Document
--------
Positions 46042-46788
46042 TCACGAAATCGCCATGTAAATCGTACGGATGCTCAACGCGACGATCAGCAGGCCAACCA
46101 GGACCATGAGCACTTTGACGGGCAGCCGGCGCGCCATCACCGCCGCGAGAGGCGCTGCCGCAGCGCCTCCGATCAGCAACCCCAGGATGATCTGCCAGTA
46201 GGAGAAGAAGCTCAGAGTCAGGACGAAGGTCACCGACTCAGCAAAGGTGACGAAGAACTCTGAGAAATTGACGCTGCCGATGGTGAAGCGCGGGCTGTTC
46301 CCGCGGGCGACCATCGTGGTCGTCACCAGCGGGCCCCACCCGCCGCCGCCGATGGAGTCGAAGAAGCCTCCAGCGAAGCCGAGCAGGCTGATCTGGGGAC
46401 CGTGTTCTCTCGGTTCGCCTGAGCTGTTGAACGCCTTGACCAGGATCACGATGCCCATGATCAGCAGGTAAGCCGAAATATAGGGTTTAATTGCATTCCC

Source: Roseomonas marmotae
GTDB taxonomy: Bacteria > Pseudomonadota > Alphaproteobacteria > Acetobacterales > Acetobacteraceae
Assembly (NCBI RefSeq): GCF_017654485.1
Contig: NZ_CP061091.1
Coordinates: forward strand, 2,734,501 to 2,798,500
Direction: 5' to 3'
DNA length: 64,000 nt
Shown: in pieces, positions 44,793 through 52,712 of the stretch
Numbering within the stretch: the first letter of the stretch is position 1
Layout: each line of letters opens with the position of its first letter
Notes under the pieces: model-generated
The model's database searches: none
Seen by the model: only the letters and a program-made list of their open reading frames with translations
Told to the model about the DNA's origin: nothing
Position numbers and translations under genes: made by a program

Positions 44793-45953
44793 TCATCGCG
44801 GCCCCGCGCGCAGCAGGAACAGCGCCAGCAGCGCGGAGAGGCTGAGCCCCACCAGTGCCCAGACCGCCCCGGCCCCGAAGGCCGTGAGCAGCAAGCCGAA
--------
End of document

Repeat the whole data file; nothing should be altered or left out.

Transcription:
Positions 46042-46788
46042 TCACGAAATCGCCATGTAAATCGTACGGATGCTCAACGCGACGATCAGCAGGCCAACCA
46101 GGACCATGAGCACTTTGACGGGCAGCCGGCGCGCCATCACCGCCGCGAGAGGCGCTGCCGCAGCGCCTCCGATCAGCAACCCCAGGATGATCTGCCAGTA
46201 GGAGAAGAAGCTCAGAGTCAGGACGAAGGTCACCGACTCAGCAAAGGTGACGAAGAACTCTGAGAAATTGACGCTGCCGATGGTGAAGCGCGGGCTGTTC
46301 CCGCGGGCGACCATCGTGGTCGTCACCAGCGGGCCCCACCCGCCGCCGCCGATGGAGTCGAAGAAGCCTCCAGCGAAGCCGAGCAGGCTGATCTGGGGAC
46401 CGTGTTCTCTCGGTTCGCCTGAGCTGTTGAACGCCTTGACCAGGATCACGATGCCCATGATCAGCAGGTAAGCCGAAATATAGGGTTTAATTGCATTCCC

Source: Roseomonas marmotae
GTDB taxonomy: Bacteria > Pseudomonadota > Alphaproteobacteria > Acetobacterales > Acetobacteraceae
Assembly (NCBI RefSeq): GCF_017654485.1
Contig: NZ_CP061091.1
Coordinates: forward strand, 2,734,501 to 2,798,500
Direction: 5' to 3'
DNA length: 64,000 nt
Shown: in pieces, positions 44,793 through 52,712 of the stretch
Numbering within the stretch: the first letter of the stretch is position 1
Layout: each line of letters opens with the position of its first letter
Notes under the pieces: model-generated
The model's database searches: none
Seen by the model: only the letters and a program-made list of their open reading frames with translations
Told to the model about the DNA's origin: nothing
Position numbers and translations under genes: made by a program

Positions 44793-45953
44793 TCATCGCG
44801 GCCCCGCGCGCAGCAGGAACAGCGCCAGCAGCGCGGAGAGGCTGAGCCCCACCAGTGCCCAGACCGCCCCGGCCCCGAAGGCCGTGAGCAGCAAGCCGAA